There are several comments one could make about your code. First of all, two mains typically implies two applications. Perhaps the best way to procede is to ask: what are you trying to do, what is your goal? When you aswer that, forum members can give you more specific advice.
B can invoke a method on A to make things happen. main() is a regular method, so it might look like:
But your current design is not going to work. The A main loops forever, so the call to A.main will never return. Take the loop out of A and see if that change to B.main() helps. Give it another shot and show us how it works!
If you get the mechanics of the call working, we can talk about object design. We probably wouldn't use all static methods and variables, and we'd probably make another method besides main() to do the increment. [ March 27, 2006: Message edited by: Stan James ]
A good question is never answered. It is not a bolt to be tightened into place but a seed to be planted and to bear more seed toward the hope of greening the landscape of the idea. John Ciardi
Joined: Jun 10, 2005
A little more insight into the actual situation. I have 2 classes in an application that was written long back. We are maintaining and enhancing the code. Just like class A here, one of my classes has a 1000 line code in main method; it prints to various logs and performs different operations. Now what I need is the value of a variable after all the opertaions have been performed. If I move it to another method and call it from the main method of class B, all the opertaion (1000 line code)will be executed twice(once when I call it from the main method of A and once from the main method of B) . Now, isn't that a lot of overwork for the application.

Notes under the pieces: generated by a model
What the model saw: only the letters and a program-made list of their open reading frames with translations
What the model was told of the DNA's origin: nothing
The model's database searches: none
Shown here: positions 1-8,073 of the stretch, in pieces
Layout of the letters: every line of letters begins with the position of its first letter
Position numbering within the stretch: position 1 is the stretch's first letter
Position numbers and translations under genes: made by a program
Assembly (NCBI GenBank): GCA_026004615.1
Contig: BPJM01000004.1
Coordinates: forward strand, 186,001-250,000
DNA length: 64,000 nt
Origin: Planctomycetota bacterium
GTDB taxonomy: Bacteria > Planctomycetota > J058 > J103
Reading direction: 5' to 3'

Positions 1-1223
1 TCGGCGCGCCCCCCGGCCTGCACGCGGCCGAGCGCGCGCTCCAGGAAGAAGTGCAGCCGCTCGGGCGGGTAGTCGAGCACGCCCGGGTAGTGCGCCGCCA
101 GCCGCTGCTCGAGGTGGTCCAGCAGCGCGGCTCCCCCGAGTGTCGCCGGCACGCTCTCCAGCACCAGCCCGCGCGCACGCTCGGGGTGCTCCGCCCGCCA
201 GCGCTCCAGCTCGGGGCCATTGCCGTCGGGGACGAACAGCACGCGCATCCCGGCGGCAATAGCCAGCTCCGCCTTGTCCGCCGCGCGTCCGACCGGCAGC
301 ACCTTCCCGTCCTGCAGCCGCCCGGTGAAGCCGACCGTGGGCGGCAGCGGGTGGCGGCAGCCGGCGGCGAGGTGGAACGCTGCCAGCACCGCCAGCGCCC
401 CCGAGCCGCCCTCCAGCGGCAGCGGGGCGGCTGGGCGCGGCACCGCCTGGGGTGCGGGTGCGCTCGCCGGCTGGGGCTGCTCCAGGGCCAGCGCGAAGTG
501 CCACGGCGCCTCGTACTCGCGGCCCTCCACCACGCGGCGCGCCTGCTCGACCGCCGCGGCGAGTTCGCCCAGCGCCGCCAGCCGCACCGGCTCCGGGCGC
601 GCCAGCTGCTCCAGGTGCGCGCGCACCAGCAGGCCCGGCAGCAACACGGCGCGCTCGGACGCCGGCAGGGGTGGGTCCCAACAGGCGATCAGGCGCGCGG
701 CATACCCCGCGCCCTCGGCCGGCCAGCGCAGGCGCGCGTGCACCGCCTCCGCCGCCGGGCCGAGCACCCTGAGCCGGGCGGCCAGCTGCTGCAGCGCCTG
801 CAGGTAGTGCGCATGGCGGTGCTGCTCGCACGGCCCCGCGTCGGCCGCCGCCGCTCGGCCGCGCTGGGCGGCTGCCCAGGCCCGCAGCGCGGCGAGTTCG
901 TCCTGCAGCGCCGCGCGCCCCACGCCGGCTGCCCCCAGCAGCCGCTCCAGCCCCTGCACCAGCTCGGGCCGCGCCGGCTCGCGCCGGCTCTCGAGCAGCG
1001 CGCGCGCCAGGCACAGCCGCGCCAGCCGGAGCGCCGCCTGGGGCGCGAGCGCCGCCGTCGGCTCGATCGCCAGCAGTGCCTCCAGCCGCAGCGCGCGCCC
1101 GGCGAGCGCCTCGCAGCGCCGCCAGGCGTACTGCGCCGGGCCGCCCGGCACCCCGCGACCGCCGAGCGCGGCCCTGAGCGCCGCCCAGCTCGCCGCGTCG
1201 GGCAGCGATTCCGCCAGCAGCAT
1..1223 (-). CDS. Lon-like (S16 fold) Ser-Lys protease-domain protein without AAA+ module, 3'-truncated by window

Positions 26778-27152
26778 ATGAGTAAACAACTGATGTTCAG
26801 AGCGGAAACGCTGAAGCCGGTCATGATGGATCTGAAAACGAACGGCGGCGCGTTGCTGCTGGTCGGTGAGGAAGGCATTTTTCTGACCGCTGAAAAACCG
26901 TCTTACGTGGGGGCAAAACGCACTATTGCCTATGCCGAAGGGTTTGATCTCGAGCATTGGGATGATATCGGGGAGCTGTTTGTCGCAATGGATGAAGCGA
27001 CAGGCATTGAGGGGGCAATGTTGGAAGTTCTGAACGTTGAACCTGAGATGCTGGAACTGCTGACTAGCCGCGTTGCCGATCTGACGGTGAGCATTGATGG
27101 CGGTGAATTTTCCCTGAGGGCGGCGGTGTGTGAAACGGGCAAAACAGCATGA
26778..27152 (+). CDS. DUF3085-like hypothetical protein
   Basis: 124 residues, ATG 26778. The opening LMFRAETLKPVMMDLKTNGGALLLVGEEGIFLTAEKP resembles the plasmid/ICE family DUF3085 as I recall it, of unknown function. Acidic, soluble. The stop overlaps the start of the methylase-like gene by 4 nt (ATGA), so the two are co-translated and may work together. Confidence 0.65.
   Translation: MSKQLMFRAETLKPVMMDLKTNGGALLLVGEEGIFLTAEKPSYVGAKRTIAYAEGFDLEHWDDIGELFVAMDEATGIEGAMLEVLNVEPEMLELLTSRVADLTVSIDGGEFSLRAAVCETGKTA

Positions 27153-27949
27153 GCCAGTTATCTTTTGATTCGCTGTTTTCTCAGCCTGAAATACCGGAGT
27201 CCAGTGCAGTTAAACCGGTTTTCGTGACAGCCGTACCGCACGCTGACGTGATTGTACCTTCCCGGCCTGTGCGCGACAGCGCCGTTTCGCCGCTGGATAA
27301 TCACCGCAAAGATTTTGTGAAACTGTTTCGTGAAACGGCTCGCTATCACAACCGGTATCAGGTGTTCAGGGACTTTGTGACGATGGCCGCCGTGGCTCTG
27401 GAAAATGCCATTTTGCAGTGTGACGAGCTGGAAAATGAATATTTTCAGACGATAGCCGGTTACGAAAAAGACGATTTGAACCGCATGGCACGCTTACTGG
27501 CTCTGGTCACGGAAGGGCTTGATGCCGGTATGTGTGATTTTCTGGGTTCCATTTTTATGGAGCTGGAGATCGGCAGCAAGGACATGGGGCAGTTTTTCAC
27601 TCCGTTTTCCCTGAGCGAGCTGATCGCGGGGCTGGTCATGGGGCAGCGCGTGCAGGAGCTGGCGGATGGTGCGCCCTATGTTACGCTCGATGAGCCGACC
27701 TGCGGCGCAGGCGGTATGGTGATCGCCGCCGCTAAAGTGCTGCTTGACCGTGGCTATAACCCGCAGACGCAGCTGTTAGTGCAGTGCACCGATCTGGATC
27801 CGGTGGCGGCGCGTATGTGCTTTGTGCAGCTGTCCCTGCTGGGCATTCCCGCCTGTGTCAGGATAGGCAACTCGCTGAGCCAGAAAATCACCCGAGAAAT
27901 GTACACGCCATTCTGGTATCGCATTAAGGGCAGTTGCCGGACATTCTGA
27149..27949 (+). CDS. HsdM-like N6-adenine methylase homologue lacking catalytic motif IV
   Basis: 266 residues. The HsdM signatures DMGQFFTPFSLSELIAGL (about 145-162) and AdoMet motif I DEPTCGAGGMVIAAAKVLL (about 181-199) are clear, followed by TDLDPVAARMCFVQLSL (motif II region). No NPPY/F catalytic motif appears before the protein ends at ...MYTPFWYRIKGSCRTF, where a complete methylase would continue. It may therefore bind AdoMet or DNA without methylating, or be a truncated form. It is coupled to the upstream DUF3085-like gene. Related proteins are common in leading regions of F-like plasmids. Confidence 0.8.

I'm not sure what approach to follow; first time facing a situation like that. It will be great if someone can suggest.
Thanks a ton. [ March 27, 2006: Message edited by: Charu Singh ]
In your case, it is clear that class B depends on class As main to be executed so that class B can go ahead. The best way to do this is to restructure A as follows:
Now when A is running standalone, it will do its job. And when B will need the result of A's execution, it needs to call the "thousandLineMethod()" and simply check the return value.
Of course this solution is based on many assumptions, one of which is that these are not interlinked classes. And if they are, there should be only one main method, as it is always advisable to have a single entry point in your applications.